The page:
Last night I was awarded the ‘Virgin Activist’ (previously named ‘Club Super Star’) for the first quarter at work. I think this is equivalent to the ‘Employee of the Month Award’ but it’s awarded every quarter at work. I love my job. And it’s been such a blessing after years of trying to find a workplace that will take me for who I am.
And I kinda knew I was in the running for the award when I’d received so much praise from the managers (we call them HODs = Head of Department). And I was convicted, since I’d been avoiding telling everyone what I actually do on a Sunday morning, that I should use that opportunity for the glory of Christ. In a way, it kinda felt like I was ‘coming out of the closet.’
So, I was finally called up there to receive the plaque. And with my eyes downcast for the entire time (Someone called out “speech!”), I spoke:
I am subject to your mercy when I screw up.
I guess I work hard because I follow Jesus, and because he’s my greater boss, I work even when no one’s looking.
was the response I got after I asked a client at my gym how he felt about that exercise.
I find is so incredible that we can be so aware of the things that humble us and not so much so of the things that puff us up and make us behave as if we’re better than everyone else. But even more incredible is that it’s the things that humble us that can make us feel the most incredible.
Humility’s a subject that I seem to have made a hobby of studying over the past few years. I’ve enjoyed reading John Dickson’s ‘Humilitas: The Lost Key to Life, Love and Leadership‘ and C. J. Mahaney’s ‘Humility: True Greatness’. But I think the most significant insights I’ve made on the subject have been through listening to Tim Keller’s sermons, particularly ‘The Sickness Unto Death’. In it Keller reveals how much we need God’s praise, and that all alternatives to God’s praise will ultimately fail. But more importantly, it is because in Jesus God brought his punishment so that we could get his praise that we truly humbled (and truly exalted at the same time).
Previously on Protestant Pat: William Carey
APOLOGIES: for my tardiness in delivering this post.
I am not up to an ideal and consistent blogging pace.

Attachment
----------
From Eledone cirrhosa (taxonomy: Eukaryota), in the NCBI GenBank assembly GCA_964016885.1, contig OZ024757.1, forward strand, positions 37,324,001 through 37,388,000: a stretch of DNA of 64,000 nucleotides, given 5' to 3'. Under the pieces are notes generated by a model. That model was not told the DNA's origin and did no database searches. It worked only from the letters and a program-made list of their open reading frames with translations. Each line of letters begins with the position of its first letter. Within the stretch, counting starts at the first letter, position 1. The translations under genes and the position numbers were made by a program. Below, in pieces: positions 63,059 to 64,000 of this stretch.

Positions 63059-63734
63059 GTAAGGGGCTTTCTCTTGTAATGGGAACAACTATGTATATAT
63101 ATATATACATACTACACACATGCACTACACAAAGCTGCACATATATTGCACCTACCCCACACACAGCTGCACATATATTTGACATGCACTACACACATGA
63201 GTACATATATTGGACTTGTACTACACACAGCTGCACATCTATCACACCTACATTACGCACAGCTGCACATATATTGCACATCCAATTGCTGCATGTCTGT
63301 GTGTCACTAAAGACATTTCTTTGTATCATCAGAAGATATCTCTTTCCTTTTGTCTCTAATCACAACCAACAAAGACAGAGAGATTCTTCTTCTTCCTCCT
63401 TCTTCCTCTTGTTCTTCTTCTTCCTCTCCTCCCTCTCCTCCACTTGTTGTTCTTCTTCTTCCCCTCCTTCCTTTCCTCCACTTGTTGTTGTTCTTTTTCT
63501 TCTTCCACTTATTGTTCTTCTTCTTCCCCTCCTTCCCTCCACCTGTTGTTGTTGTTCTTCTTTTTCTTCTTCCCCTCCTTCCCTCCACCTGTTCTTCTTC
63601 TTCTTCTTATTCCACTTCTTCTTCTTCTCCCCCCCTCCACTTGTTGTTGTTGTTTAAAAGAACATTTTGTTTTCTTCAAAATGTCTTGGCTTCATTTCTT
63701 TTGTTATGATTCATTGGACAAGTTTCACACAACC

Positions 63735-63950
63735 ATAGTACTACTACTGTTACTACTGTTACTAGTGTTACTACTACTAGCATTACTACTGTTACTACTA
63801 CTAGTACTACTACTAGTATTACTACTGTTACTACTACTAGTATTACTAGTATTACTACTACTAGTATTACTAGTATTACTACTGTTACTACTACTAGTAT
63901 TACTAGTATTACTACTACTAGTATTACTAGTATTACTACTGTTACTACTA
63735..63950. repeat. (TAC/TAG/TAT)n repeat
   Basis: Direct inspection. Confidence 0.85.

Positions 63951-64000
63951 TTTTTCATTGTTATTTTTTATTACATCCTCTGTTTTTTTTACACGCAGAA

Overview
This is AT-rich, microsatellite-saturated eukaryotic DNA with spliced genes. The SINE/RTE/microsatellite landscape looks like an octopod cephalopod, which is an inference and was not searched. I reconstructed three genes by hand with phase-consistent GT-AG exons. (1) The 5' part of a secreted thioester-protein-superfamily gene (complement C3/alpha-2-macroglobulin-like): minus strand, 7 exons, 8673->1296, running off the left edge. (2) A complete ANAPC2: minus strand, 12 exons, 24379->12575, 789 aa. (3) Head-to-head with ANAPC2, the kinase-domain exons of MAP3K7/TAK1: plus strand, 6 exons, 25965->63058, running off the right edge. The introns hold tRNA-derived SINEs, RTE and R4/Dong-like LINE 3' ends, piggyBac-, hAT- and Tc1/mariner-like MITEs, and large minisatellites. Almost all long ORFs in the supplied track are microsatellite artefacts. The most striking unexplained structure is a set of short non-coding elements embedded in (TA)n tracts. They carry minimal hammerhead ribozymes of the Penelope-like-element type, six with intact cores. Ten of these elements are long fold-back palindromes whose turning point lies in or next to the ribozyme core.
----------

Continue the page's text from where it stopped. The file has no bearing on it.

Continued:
It would be easier if I had concluded my testimony at the day of my conversion as if to suggest that I ‘lived happily ever after’ but that would be far from the truth. It seems like every joy-filled realisation mixed with the circumstance I found myself to enjoy them in were not ideal. And many of my brothers and sisters in Christ would probably attest to experiencing similarly difficult circumstances, or if I may ‘sufferings’, in their conversion stories.
But in order to put this chapter of my testimony in its proper perspective, I think I need to explain the Scriptural text that retrospectively inspired my actions.
APOLOGIES: for my lack of posting. I’ve had multiple technology issues.
Here is a post that I’ve transferred from my facebook Notes and is the result of several years of chewing on this bone:
I still don’t understand the current catch-cry by Christians to ‘man-up’ when manning-up doesn’t necessarily lead to justification by faith in Christ alone. If the ‘man’ you’re supposed to ‘up’ into is one that is justified by Jesus, he has to realize that becoming a ‘man’ (of God, if you want to use the tag) is not, afterall, the final goal. I am afraid that those who think they are already a ‘man’ might think themselves morally superior to those that aren’t, and those that aspire to become a ‘man’ might envy those that think they are. Really, the man has to shed himself of his manliness (and his reliance on his manliness) to realise that Jesus has become the man God wants him to be. Jesus died on the cross carrying the man’s failures by God’s judgement on him. God’s verdict for Jesus is then given to the man who has faith in him. And the man turns from being a ‘man’ into a child of God, his Father.
EPILOGUE: A humble identity “in Christ” (see Ephesians 1) gives us the freedom to take responsibility for its own sake as a “good work” (cf. Ephesians 2.10). That includes, especially, taking the responsibility to bring up your family with the knowledge and the joy in the Gospel.
EDIT: Responsibility only becomes a freedom in Christ because
Our failure to be responsible is substituted by Christ’s success in being responsible, firstly to God, then to his people.
We are not enslaved to striving for success in responsibility as a means of justification from God or other non-God judges.
Thus responsibility, despite what frustrations may come before the return on Jesus, is actually eternally worthwhile and is enjoyable only because of the man who was most responsible: Jesus.